As the Big Ten is finally on the verge of joining the SEC, ACC and Big 12 this weekend in a return to football, Ohio State athletic director Gene Smith told reporters on Monday that the biggest hurdle in reaching this point was getting the university presidents to unanimously agree to the return.
"Once we were able to get the presidents to allow us to play, there was nothing after that that was challenging at all," he said. "The hardest part, the biggest emotions -- and my team can attest -- I was a complete idiot. It was hard, it was painful. Once we got the vote, and we knew we could go, I'd say after that getting the schedule was hard ... but for me, nothing was hard after that."
No. 5 Ohio State, which is widely regarded as talented enough to compete for the national title this season, opens at home on Saturday against Nebraska in what will be a mostly empty Ohio Stadium, an arena that typically serves as one of the most unforgiving, traditional venues in the country. The Big Ten is not allowing fans in the midst of the COVID-19 pandemic.
"Every game is a home game, so we want to encourage everyone to not host or be a part of large gatherings or large watch parties," Smith said during a virtual news conference that focused on protocols, game-day operations and logistics. "We want to encourage people to not create environments where they become superspreaders of the virus and encourage them to continue to follow the protocols of mask-wearing and washing hands and physical distancing and enjoy our Buckeyes virtually or on television as you would like to, but not in large gatherings."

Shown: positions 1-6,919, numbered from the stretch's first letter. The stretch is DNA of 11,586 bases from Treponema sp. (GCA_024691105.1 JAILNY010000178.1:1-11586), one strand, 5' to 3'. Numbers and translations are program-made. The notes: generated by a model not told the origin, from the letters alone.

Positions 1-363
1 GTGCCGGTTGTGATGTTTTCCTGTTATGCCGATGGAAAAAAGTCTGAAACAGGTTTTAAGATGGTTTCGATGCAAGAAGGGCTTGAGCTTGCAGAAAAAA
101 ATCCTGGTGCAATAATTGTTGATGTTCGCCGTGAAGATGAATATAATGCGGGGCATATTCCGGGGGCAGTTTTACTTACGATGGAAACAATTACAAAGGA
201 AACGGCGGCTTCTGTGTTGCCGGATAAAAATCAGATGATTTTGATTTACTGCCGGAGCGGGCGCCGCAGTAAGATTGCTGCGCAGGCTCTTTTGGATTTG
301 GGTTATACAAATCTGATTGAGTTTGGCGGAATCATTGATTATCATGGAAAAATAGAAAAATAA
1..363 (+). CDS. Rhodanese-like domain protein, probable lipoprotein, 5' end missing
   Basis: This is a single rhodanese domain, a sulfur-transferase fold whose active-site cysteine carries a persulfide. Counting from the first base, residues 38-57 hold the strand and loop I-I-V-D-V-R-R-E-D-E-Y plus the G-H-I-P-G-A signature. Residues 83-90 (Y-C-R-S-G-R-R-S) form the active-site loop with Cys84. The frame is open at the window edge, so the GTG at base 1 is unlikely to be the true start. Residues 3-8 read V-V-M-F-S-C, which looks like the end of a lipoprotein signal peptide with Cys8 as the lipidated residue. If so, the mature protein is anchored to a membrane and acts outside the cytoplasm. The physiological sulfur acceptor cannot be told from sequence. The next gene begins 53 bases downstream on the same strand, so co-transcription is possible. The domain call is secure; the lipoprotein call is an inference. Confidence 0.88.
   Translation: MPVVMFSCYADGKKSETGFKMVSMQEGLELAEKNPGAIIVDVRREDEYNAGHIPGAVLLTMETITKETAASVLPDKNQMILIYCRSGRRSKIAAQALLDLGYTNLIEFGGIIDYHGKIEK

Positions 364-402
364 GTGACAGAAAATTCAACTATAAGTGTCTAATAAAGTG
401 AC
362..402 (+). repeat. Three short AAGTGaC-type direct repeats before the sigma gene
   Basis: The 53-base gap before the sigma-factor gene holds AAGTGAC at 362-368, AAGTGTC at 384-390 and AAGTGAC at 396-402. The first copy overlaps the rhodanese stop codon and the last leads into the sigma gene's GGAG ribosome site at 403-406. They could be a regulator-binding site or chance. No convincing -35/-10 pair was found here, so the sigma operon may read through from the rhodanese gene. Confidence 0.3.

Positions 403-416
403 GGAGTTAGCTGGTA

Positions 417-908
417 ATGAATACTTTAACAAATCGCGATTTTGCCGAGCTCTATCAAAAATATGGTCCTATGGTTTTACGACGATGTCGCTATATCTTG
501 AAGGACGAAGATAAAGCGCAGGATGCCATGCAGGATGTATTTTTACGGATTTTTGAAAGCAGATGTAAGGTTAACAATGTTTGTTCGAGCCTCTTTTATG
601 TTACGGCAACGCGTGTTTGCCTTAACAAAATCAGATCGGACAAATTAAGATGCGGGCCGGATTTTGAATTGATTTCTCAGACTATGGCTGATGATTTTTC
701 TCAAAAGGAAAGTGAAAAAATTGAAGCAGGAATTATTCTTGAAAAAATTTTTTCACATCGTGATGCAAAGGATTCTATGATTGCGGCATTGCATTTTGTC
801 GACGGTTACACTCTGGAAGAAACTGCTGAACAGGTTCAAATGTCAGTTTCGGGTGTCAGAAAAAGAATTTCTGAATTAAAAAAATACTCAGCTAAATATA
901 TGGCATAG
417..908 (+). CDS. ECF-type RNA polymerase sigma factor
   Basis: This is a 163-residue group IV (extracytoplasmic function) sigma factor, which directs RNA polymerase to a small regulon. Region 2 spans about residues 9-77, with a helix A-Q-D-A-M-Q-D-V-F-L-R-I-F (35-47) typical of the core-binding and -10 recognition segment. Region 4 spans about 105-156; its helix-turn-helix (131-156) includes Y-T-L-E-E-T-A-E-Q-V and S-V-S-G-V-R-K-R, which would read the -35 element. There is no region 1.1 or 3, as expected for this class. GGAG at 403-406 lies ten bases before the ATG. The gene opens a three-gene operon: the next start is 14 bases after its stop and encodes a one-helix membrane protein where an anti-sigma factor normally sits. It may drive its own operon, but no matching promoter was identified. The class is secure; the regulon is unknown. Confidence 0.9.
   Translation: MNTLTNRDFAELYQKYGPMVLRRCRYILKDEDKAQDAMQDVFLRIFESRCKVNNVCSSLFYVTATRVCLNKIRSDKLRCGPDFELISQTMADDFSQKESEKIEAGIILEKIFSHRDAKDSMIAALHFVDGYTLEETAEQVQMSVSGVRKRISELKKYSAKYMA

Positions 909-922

Smith said the Big Ten's attendance policy will be reevaluated weekly, based on state and local government restrictions throughout the league, but the conference "decided we'll all be in this together."
Tracy Hahn, Ohio State's deputy chief of police, made a plea for fans and students to stay home. Hahn said there will be a law enforcement presence on the Columbus campus and around the stadium that is smaller than a typical game-day experience with fans.
Hahn said that if the officers see people violating the policy, they will start with a warning and escort them out, and if there are issues with people not wanting to leave, "there's the trespass violation since they're not allowed to be in the stadium."
"Don't come to campus to tailgate," she said. "Please. ... We will be checking the parking lots to make sure people are not on campus partying. Mask-wearing is very important on campus. It's one of our rules here."
Smith said the Big Ten does not currently plan to fine coaches who aren't wearing masks or keeping them up while on the sideline, saying it's up to the individual campuses to enforce at this time.
"I think we're going to be fine," he said. "We're going to be sensitive to the moment. There are going to be times when [Buckeyes coach] Ryan Day is in the middle of a call and his mask is down, and we have someone to remind him to put it back up. Kind of like that get-back coach, right? That's where we like it at this point in time. I hope we don't get to a point where we have to fine people."
The ACC said it also is not fining coaches for violating the mask policy. The league sent out a memo after Week 1 reminding coaches to make sure they are wearing their masks on the sideline, and there have not been any issues since then.
SEC schools can face a cumulative penalty of $1 million as the league continues to enforce COVID-19 sideline protocols and hold head coaches accountable for wearing masks during games. The first offense is $100,000, followed by $200,000, $300,000 and $400,000 for a fourth violation.
ESPN's Andrea Adelson contributed to this report.